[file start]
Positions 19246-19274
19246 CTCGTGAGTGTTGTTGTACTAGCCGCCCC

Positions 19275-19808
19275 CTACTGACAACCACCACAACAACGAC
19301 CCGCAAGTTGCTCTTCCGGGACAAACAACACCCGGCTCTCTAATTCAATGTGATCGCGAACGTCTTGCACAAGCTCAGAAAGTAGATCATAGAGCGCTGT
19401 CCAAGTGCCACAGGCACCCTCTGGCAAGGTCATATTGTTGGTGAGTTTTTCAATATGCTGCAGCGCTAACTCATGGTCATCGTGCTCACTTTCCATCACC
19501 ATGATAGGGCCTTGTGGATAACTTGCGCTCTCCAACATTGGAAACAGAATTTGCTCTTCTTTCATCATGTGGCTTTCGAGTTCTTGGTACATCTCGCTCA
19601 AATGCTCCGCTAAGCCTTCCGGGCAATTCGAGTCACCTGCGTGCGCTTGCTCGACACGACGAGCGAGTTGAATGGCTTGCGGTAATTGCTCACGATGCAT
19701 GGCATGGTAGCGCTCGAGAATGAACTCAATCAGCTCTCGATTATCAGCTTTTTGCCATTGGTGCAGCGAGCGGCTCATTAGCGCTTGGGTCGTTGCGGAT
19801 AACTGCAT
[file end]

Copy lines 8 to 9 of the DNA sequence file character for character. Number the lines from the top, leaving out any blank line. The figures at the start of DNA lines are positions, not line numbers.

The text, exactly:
19601 AATGCTCCGCTAAGCCTTCCGGGCAATTCGAGTCACCTGCGTGCGCTTGCTCGACACGACGAGCGAGTTGAATGGCTTGCGGTAATTGCTCACGATGCAT
19701 GGCATGGTAGCGCTCGAGAATGAACTCAATCAGCTCTCGATTATCAGCTTTTTGCCATTGGTGCAGCGAGCGGCTCATTAGCGCTTGGGTCGTTGCGGAT